BNL Home
May 2017
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  1. Center for Functional Nanomaterials Seminar

    1:30 pm, CFN, Bldg 735, Conference Room A, 1st Floor

    Hosted by: 'Oleg Gang'

    Growth and self-assembly processes sometimes result, on laboratory timescales, in structures that are in thermal equilibrium, and sometimes result in structures that are "trapped" out of equilibrium. I will discuss examples of each. DNA "bricks" are nanometer-scale particles that self-assemble into equilibrium structures of about 1000 particles in size. Each particle in these structures is of a distinct type and has a defined spatial location. I will discuss the constraints that inter-particle interactions must satisfy in order to produce such equilibrium structures in high yield. I will also discuss the case of a two-component mixture of particles that can self-assemble into a nonequilibrium structure in which component types are intermingled in a manner similar to spins in a ferromagnet at a (static) critical point. I will argue that such "critical soft matter" could be self-assembled from DNA-coated colloids, and would have new and useful properties.

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  1. Center for Functional Nanomaterials Seminar

    1:30 pm, CFN, Bldg 735, Conference Room A, 1st Floor

    Hosted by: 'Chang-Yong Nam'

    In the last decade, organic electronics has promised a seemingly bright future for flexible and large area electronics. However, functional organic transistors are not realized yet due to the low carrier mobilities and downscaling issue of the organic layers. Vertical organic transistors are a viable solution to overcome these challenges because the short vertical channel can drive large output currents at low powers. In this presentation, two types of vertical organic transistors will be introduced: 1) permeable metal-base transistors (PMBTs) where a permeable metal-base is sandwiched by two semiconductor layers and 2) vertical organic Schottky barrier transistors (VOSBTs) where an organic Schottky barrier is modulated by the underlying gate electric field. In both types of transistors, a nano-porous electrode play a key role for the output current modulation. Understanding the effects of the pore size and density in the porous electrode on the modulation behavior enables the development of high gain PMBTs or VOSBTs with large current on/off ratio. A key advantage of the vertical device architecture is its direct integration with functional layers for novel sensor applications. By inserting optoelectronic, ferroelectric, or piezoelectric layers into the gate insulator of the VOSBT, a high efficiency infrared photodetector (optoelectronic VOSBT), flexible non-volatile memory (ferroelectric VOSBT), or a novel ultrasonic sensor (piezoelectric VOSBT) could be developed respectively. Further insertion of an organic light-emitting diode into the channel layer of the VOSBT resulted in novel light-emitting sensors such as infrared-to-visible up-conversion devices or ultrasonic-gated OLEDs that may enable pixel-less infrared or acoustic imaging in the future.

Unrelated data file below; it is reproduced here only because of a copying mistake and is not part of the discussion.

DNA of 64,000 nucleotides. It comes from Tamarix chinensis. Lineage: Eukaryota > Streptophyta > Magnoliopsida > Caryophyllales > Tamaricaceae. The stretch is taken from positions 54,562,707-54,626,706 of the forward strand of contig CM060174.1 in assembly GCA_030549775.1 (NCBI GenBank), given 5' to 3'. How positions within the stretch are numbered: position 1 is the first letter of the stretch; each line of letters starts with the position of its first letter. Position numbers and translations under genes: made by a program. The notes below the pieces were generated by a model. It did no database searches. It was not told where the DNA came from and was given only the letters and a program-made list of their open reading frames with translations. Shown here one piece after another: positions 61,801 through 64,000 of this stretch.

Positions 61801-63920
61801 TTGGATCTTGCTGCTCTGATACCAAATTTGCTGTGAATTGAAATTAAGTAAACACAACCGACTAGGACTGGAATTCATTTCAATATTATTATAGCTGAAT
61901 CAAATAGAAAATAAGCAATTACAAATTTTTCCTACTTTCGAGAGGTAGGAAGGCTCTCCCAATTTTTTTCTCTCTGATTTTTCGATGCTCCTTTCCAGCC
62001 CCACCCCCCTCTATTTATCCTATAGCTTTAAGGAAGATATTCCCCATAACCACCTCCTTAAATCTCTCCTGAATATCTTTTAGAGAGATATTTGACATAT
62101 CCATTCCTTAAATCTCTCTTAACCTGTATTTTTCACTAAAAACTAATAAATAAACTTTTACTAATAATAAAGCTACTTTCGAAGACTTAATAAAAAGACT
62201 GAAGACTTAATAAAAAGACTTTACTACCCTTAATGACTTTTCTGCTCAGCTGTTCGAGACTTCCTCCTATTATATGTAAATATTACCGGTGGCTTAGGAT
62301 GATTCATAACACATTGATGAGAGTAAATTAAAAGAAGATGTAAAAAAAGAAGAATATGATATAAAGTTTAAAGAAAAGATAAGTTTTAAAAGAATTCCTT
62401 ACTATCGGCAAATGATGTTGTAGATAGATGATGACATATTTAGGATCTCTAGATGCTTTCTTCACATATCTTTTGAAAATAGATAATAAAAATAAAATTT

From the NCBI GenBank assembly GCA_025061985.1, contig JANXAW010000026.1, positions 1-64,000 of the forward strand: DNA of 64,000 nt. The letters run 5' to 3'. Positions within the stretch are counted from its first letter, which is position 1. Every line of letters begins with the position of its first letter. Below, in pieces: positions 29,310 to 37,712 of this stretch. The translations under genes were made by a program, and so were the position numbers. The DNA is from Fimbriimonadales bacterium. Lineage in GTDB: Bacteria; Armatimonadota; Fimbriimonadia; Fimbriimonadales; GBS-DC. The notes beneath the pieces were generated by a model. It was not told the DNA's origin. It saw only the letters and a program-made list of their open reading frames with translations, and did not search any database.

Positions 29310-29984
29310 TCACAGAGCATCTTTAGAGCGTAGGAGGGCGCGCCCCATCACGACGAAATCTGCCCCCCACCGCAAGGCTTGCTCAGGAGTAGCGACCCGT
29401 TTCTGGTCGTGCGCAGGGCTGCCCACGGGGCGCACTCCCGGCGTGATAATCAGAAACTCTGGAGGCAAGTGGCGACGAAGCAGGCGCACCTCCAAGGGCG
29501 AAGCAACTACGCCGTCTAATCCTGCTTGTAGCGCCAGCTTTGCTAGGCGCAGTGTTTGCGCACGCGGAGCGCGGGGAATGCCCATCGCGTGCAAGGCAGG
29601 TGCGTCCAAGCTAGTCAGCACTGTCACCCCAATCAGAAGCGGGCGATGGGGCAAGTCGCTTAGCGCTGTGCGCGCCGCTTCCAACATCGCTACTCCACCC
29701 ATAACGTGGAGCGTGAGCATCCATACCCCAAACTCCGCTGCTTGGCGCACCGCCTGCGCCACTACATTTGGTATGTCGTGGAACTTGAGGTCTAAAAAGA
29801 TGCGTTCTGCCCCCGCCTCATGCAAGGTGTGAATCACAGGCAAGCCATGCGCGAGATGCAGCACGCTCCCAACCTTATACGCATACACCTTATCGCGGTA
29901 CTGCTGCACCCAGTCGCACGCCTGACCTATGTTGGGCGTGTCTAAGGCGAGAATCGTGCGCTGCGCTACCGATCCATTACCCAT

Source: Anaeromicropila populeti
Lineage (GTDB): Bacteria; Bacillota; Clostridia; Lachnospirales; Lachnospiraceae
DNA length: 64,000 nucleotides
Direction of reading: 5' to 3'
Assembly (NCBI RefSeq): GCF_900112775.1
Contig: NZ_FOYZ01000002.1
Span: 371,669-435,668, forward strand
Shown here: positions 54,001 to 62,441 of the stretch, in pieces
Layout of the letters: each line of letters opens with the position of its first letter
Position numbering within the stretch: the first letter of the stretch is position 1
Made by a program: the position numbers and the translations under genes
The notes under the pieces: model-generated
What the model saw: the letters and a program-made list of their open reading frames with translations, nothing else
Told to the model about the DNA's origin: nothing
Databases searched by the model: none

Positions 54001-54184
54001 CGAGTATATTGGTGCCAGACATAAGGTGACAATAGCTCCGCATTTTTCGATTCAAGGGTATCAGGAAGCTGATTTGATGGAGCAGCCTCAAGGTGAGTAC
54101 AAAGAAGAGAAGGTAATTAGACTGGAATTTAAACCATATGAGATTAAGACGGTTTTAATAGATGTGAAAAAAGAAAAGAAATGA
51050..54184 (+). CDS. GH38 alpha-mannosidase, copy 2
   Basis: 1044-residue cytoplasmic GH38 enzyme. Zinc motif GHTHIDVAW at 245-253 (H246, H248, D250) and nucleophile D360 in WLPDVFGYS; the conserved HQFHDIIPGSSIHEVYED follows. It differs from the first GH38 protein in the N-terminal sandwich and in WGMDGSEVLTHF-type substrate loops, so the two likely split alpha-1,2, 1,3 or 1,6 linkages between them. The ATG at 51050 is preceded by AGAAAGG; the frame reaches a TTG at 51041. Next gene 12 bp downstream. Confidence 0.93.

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  1. Center for Functional Nanomaterials Seminar

    1:30 pm, CFN, Bldg 735, Conference Room A, 1st Floor

    Hosted by: ''Fang Lu''

    Owing to advances in multilayer Laue lens (MLL) fabrication and the development of a high-stiffness and high-precision instrument, MLL-based microscope has matured for real scientific applications and has become available for user operation at the Hard X-ray Nanoprobe beamline (HXN) of National Synchrotron Light Source II (NSLS-II) with 15-nm spatial resolution. In addition to high resolution, a suite of techniques that employs various contrast mechanisms to simultaneously image elemental, structural and chemical variations on the nanoscale has been developed, enabling imaging capabilities that are not previously available. In this presentation, I'll focus on the development of multimodality imaging capability at the HXN. I'll show that by collecting fluorescence and far-field diffraction data together, absorption-, phase- and fluorescence-contrast images can be taken simultaneously, yielding additional information that any one of them alone cannot provide. Software packages have been developed to streamline the analysis in 2D and 3D cases. I'll present a few case studies to demonstrate how multimodality imaging can help understand the science. I'll also show the development of Bragg Ptychography technique, which allows the reconstruction of the strain field in crystalline samples with very high spatial resolution. The combination of high spatial resolution and multimodality imaging with hard x-rays creates a unique microscopy tool for material studies on the nanoscale and opens up a lot of exciting research opportunities in many areas of science.

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  1. Center for Functional Nanomaterials Seminar

    10 am, CFN, Bldg 735, Conference Room A, 1st Floor

    Hosted by: ''''Oleg Gang''''